10 firms paid 40% of Government’s corporation tax windfall last year

Revenue’s annual report reveals concentrated nature of Irish business tax base

Niall Cody, chairman, Revenue: “Businesses really need to make sure that they use the short time still available before the end of the year to be ready for [Brexit]. ” Photograph: Nick Bradshaw

Niall Cody, chairman, Revenue: “Businesses really need to make sure that they use the short time still available before the end of the year to be ready for [Brexit]. ” Photograph: Nick Bradshaw

 

Corporation tax is now the Government’s third largest tax channel, accounting for nearly €11 billion or 19 per cent of all receipts last year, the Revenue Commissioners’ latest annual report shows.

However, the report highlighted that 77 per cent of business tax receipts came from foreign-owned enterprises or multinationals and 40 per cent from just 10 big firms.

Corporation tax receipts have surged in the last four years with the increase linked to the global clampdown on multinational tax avoidance and the onshoring of assets such as intellectual property (IP) here.

The State’s reliance on so few companies, however, makes the tax base highly unpredictable and vulnerable to shocks.

The Government has been repeatedly warned not to use the additional receipts for day-to-day spending.

Revenue chairman Niall Cody said he was publishing the agency’s annual report against the backdrop of exceptional circumstances arising from the Covid-19 pandemic.

“The pandemic has presented and continues to present significant challenges for the economy, businesses and workers, as well as impacting key elements of Revenue’s role as a tax and customs administration,” he said.

As of June 25th, Revenue said more than 62,800 employers had registered for the Government’s Temporary Wage Subsidy Scheme (TWSS), which is administered by Revenue, with an estimated 405,000 employees being supported.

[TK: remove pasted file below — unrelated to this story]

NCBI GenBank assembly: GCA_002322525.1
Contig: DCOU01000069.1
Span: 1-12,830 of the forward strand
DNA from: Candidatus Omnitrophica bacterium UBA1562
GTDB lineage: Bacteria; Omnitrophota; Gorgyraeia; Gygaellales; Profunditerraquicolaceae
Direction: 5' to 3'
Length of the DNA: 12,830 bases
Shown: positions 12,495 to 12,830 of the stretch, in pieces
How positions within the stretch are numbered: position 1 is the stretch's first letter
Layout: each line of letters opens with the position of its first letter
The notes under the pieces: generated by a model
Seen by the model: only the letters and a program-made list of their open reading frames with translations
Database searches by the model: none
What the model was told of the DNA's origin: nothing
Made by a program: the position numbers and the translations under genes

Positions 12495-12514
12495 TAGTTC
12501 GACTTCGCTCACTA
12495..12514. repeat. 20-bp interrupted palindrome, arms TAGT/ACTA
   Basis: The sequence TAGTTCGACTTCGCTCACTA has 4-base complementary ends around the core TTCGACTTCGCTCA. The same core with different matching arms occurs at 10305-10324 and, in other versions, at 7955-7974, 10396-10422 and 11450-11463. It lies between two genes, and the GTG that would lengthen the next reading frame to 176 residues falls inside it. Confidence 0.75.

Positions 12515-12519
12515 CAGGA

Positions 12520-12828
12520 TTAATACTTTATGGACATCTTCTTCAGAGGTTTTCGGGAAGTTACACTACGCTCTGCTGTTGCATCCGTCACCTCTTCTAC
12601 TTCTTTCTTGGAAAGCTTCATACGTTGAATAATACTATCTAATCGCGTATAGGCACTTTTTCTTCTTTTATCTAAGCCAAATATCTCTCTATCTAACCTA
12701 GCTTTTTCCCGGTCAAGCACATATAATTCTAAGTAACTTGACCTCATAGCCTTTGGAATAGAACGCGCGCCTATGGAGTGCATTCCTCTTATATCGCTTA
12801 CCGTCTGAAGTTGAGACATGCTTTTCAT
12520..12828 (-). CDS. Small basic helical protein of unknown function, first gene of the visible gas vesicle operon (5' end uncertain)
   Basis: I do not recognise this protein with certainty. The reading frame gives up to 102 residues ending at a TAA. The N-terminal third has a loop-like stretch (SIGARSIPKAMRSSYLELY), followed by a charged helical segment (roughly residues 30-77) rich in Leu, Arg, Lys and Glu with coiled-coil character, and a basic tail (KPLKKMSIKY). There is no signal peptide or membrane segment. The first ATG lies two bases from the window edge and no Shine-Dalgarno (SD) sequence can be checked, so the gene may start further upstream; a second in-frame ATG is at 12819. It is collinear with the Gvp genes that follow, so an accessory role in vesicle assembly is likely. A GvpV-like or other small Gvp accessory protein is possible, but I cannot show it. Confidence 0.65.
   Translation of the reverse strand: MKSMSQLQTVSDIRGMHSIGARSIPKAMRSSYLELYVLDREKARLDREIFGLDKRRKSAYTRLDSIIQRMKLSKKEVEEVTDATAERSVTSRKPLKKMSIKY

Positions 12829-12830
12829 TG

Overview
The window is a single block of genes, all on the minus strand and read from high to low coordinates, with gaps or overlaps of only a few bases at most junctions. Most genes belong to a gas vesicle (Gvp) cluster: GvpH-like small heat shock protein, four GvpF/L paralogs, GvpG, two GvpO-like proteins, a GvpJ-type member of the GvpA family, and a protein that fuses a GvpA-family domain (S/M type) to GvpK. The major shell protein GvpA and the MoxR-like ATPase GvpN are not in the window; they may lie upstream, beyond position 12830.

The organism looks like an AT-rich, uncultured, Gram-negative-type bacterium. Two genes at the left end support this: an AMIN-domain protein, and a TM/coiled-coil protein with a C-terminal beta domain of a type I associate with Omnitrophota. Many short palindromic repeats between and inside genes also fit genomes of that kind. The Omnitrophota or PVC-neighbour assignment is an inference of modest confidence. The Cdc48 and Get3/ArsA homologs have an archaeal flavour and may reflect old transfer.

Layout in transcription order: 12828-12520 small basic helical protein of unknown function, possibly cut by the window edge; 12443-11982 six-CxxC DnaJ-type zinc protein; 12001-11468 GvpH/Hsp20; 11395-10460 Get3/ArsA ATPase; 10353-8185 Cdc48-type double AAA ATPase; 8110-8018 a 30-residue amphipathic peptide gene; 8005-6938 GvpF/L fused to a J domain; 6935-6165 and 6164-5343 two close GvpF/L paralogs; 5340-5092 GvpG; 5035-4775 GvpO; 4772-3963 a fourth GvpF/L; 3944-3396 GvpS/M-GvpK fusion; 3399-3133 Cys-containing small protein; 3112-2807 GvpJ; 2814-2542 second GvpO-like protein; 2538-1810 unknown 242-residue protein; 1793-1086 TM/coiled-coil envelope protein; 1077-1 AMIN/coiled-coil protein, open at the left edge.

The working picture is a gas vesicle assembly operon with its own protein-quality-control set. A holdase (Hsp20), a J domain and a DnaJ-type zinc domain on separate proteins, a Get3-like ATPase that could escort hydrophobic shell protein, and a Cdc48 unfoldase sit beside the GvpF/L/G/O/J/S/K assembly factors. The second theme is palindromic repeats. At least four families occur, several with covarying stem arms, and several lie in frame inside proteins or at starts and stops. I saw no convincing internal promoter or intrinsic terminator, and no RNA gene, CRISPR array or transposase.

The cumulative value of payments made to employers under the scheme is almost €1.7 billion, it said.

Commenting on Revenue’s support for businesses during the crisis, Mr Cody said that “we have taken a range of actions to assist businesses experiencing cashflow and trading difficulties, including suspending all debt collection and the charging of interest on late payment for the VAT periods covering the first six months of 2020 and the February, March, April, May and June PAYE (employer) liabilities.

He said these deferred payments, which amount to €1.5 billion up to the end of May, have been a vital liquidity support to both SMEs and larger businesses impacted.

Under the debt warehouse arrangement, announced by the Government in May, the Revenue has also deferred VAT and PAYE (employer) liabilities while a business is unable to trade or is subject to restricted trading due to the Covid-19 related restrictions.

Fiscal fraud

The Revenue’s report shows it collected total gross receipts of €84.2 billion including almost €16 billion in non-exchequer receipts collected on behalf of other Government departments and agencies.

Net exchequer receipts for last year totalled €58.3 billion, up by 6.7 per cent or €3.7 billion on 2018, with the largest tax receipts arising from income tax (39 per cent or €22.9 billion), VAT (26 per cent or €15.1 billion) and corporation tax (19 per cent or €10.9 billion).

The agency said it completed more than 566,000 compliance interventions, yielding €548 million in tax interest and penalties while settling 127 tax avoidance cases with a yield of €129 million in tax, interest and penalties.

Action against fiscal fraud and illegal smuggling resulted in the seizure of illegal drugs valued at over €23.5 million and illicit tobacco products valued at over €10.6 million, it said.

In relation to Brexit, it said it continued “extensive and detailed Brexit preparedness and contingency planning”, engaging across all relevant Government departments and agencies and with more than 100,000 businesses.

Mr Cody said: “Revenue continues to be strongly focused on supporting and helping businesses to be ready for the significant changes and impacts of the UK’s exit from the EU which will take full effect in just six months time.

“Businesses really need to make sure that they use the short time still available before the end of the year to be ready for the change,” he warned.